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RAW: India’s External Intelligence Agency

RAW: India’s External Intelligence Agency


  • India’s external intelligence agency, the Research and Analysis Wing (RAW), has long faced allegations of meddling in its neighbours’ affairs. Founded in 1968, primarily to counter China’s influence, over time it has shifted its focus to India’s other traditional rival, Pakistan.
  • RAW and Pakistan’s spy agency, the Inter-Services Intelligence (ISI), have been engaged in covert operations against one other for over three decades. The ongoing dispute in Kashmir continues to fuel these clashes, but experts say Afghanistan may be emerging as the new battleground.
  • Islamabad sees India’s growing diplomatic initiatives in Afghanistan as a cover for RAW agents working to destabilize Pakistan. It accuses RAW of training and arming separatists in Pakistan’s Balochistan Province along the Afghan border.
  • RAW denies these charges, and inturn, accuses the ISI of the July 2008 bombing of the Indian embassy in Kabul.

The History of RAW

  • Until 1968, the Intelligence Bureau (IB), which is responsible for India’s internal intelligence, also handled external intelligence. But after India’s miserable performance in a 1962 border war with China, the need for a separate external intelligence agency was clear.
  • During that conflict, “our intelligence failed to detect Chinese build up for the attack,” writes Maj. Gen. VK Singh, a retired army officer who did a stint in RAW, in his 2007 book, India’s External Intelligence: Secrets of Research and Analysis Wing.
  • As a result, India established a dedicated external intelligence agency, the Research and Analysis Wing (RAW).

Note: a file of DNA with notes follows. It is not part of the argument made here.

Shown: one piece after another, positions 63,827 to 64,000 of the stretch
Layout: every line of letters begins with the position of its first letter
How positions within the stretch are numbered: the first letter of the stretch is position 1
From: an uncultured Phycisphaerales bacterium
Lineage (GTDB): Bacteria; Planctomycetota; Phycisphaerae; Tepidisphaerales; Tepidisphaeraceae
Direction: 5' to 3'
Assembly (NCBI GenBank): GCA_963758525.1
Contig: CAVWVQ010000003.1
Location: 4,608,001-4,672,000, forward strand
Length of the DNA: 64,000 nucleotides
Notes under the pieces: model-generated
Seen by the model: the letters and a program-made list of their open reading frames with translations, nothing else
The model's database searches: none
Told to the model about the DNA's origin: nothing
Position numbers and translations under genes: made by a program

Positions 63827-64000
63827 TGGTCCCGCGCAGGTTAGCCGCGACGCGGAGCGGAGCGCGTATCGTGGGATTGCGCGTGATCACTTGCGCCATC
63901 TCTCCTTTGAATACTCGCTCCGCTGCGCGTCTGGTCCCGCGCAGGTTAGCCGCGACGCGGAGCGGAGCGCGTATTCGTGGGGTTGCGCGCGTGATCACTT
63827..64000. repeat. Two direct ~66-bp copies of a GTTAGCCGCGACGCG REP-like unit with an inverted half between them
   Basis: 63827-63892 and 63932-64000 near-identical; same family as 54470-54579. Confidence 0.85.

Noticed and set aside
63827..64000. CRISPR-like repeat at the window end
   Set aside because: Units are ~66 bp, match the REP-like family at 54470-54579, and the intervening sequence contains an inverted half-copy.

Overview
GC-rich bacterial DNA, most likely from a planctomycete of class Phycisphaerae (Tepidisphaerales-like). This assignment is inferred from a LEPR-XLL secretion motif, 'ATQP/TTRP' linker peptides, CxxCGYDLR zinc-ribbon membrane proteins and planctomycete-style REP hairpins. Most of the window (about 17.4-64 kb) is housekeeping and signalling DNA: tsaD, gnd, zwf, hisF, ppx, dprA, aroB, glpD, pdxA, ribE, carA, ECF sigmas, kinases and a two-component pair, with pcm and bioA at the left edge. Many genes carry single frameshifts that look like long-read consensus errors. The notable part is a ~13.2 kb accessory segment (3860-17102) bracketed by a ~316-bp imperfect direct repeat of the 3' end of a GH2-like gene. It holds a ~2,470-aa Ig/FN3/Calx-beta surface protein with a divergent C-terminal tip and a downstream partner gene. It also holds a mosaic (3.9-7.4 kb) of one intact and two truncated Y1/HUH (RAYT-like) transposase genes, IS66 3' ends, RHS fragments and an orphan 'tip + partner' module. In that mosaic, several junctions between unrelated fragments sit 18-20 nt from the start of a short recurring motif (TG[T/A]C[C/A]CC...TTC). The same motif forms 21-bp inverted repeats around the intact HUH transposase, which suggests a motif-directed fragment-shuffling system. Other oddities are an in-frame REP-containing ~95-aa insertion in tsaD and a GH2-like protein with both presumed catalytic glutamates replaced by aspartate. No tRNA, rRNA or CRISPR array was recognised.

• Founded mainly to focus on China and Pakistan, over the last forty years the organization has expanded its mandate and is credited with greatly increasing India’s influence abroad. Experts say RAW’s powers and its role in India’s foreign policy have varied under different prime ministers.

Successes that RAW claims it contributed to include:

  • The Creation Of Bangladesh In 1971;
  • India’s Growing Influence In Afghanistan;
  • Sikkim’s Accession To India In The Northeast In 1975;
  • The Security Of India’s Nuclear Program;
  • The Success Of African liberation movements during the Cold War.

The first head of RAW, Rameshwar Nath Kao, who headed the IB’s external intelligence division, led the agency until he retired in 1977.

Many experts, including officers who worked with him, credit him with RAW’s initial successes: India’s triumph in the 1971 war with Pakistan, and India’s covert assistance to the African National Congress’s anti-apartheid struggle in South Africa.

“To a large extent, it was Kao who raised RAW to the level of India’s premier intelligence agency, with agents in virtually every major embassy and high commission,” writes Singh. But the organization has been criticized for its lack of coordination with domestic intelligence and security agencies, weak analytical capabilities, and complete lack of transparency.



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